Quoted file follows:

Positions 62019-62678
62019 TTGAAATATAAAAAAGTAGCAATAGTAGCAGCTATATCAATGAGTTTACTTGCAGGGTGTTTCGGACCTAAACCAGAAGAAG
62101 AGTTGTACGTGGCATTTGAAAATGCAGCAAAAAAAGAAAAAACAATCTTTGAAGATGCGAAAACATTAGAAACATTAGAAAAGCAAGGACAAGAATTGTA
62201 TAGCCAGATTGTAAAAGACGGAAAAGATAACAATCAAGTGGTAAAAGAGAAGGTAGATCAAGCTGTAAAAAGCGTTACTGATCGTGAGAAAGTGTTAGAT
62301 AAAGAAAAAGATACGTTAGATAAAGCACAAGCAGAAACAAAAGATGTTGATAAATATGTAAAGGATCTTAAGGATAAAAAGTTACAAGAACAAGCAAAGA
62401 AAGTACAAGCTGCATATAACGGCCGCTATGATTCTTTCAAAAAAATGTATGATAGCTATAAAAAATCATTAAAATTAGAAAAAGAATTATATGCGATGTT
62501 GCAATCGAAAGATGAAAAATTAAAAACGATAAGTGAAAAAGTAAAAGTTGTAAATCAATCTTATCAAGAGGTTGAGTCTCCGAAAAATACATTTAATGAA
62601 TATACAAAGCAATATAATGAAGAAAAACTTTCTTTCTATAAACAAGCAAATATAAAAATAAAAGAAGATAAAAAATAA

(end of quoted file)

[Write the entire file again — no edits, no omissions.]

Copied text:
Positions 62019-62678
62019 TTGAAATATAAAAAAGTAGCAATAGTAGCAGCTATATCAATGAGTTTACTTGCAGGGTGTTTCGGACCTAAACCAGAAGAAG
62101 AGTTGTACGTGGCATTTGAAAATGCAGCAAAAAAAGAAAAAACAATCTTTGAAGATGCGAAAACATTAGAAACATTAGAAAAGCAAGGACAAGAATTGTA
62201 TAGCCAGATTGTAAAAGACGGAAAAGATAACAATCAAGTGGTAAAAGAGAAGGTAGATCAAGCTGTAAAAAGCGTTACTGATCGTGAGAAAGTGTTAGAT
62301 AAAGAAAAAGATACGTTAGATAAAGCACAAGCAGAAACAAAAGATGTTGATAAATATGTAAAGGATCTTAAGGATAAAAAGTTACAAGAACAAGCAAAGA
62401 AAGTACAAGCTGCATATAACGGCCGCTATGATTCTTTCAAAAAAATGTATGATAGCTATAAAAAATCATTAAAATTAGAAAAAGAATTATATGCGATGTT
62501 GCAATCGAAAGATGAAAAATTAAAAACGATAAGTGAAAAAGTAAAAGTTGTAAATCAATCTTATCAAGAGGTTGAGTCTCCGAAAAATACATTTAATGAA
62601 TATACAAAGCAATATAATGAAGAAAAACTTTCTTTCTATAAACAAGCAAATATAAAAATAAAAGAAGATAAAAAATAA